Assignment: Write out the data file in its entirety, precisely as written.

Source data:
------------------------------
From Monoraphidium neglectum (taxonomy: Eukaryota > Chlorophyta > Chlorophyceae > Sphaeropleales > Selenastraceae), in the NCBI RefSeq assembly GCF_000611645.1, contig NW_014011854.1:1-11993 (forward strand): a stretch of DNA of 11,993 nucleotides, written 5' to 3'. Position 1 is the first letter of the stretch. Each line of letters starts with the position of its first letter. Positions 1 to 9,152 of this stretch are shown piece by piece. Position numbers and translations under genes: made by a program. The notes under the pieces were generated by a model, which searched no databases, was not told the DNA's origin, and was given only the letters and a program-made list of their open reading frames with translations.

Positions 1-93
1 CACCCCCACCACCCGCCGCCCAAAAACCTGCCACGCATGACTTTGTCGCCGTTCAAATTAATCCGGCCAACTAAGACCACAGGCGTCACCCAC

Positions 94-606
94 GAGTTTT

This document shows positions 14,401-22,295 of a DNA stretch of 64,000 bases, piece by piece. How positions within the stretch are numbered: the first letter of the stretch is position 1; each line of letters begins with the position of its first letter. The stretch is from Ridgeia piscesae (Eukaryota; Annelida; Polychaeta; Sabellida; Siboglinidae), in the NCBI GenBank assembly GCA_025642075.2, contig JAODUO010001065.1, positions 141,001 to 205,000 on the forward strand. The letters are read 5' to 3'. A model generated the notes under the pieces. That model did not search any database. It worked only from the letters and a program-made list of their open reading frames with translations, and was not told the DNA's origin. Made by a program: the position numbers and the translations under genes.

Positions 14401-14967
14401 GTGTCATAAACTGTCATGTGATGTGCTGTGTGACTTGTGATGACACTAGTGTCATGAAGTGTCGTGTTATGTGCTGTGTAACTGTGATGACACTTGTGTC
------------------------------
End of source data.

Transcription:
From Monoraphidium neglectum (taxonomy: Eukaryota > Chlorophyta > Chlorophyceae > Sphaeropleales > Selenastraceae), in the NCBI RefSeq assembly GCF_000611645.1, contig NW_014011854.1:1-11993 (forward strand): a stretch of DNA of 11,993 nucleotides, written 5' to 3'. Position 1 is the first letter of the stretch. Each line of letters starts with the position of its first letter. Positions 1 to 9,152 of this stretch are shown piece by piece. Position numbers and translations under genes: made by a program. The notes under the pieces were generated by a model, which searched no databases, was not told the DNA's origin, and was given only the letters and a program-made list of their open reading frames with translations.

Positions 1-93
1 CACCCCCACCACCCGCCGCCCAAAAACCTGCCACGCATGACTTTGTCGCCGTTCAAATTAATCCGGCCAACTAAGACCACAGGCGTCACCCAC

Positions 94-606
94 GAGTTTT

This document shows positions 14,401-22,295 of a DNA stretch of 64,000 bases, piece by piece. How positions within the stretch are numbered: the first letter of the stretch is position 1; each line of letters begins with the position of its first letter. The stretch is from Ridgeia piscesae (Eukaryota; Annelida; Polychaeta; Sabellida; Siboglinidae), in the NCBI GenBank assembly GCA_025642075.2, contig JAODUO010001065.1, positions 141,001 to 205,000 on the forward strand. The letters are read 5' to 3'. A model generated the notes under the pieces. That model did not search any database. It worked only from the letters and a program-made list of their open reading frames with translations, and was not told the DNA's origin. Made by a program: the position numbers and the translations under genes.

Positions 14401-14967
14401 GTGTCATAAACTGTCATGTGATGTGCTGTGTGACTTGTGATGACACTAGTGTCATGAAGTGTCGTGTTATGTGCTGTGTAACTGTGATGACACTTGTGTC